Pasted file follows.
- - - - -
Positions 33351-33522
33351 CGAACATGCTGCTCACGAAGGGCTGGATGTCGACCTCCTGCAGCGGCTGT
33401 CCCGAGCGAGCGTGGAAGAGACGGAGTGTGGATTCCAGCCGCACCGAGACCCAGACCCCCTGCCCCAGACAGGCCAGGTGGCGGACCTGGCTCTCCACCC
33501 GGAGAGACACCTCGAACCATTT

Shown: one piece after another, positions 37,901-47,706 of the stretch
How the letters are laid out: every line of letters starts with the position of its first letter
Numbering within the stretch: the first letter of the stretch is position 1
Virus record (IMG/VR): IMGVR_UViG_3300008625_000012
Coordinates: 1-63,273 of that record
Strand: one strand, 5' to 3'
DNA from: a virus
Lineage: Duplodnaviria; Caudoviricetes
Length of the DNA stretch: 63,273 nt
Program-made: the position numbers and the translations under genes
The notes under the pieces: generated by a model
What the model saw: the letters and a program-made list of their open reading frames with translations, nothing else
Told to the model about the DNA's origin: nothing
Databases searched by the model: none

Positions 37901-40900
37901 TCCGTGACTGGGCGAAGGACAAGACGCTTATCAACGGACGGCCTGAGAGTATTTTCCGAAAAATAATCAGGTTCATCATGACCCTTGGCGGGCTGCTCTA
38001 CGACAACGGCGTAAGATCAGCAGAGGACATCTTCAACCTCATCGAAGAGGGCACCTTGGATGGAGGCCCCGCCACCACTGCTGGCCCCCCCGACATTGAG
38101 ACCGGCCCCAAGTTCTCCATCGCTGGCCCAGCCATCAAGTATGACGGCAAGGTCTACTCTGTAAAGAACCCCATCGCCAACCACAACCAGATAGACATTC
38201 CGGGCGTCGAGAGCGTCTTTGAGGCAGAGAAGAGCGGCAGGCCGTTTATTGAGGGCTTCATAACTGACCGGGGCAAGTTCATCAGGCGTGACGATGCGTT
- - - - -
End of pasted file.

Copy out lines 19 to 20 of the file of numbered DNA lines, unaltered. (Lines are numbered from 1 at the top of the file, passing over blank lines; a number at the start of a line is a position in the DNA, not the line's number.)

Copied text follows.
Positions 37901-40900
37901 TCCGTGACTGGGCGAAGGACAAGACGCTTATCAACGGACGGCCTGAGAGTATTTTCCGAAAAATAATCAGGTTCATCATGACCCTTGGCGGGCTGCTCTA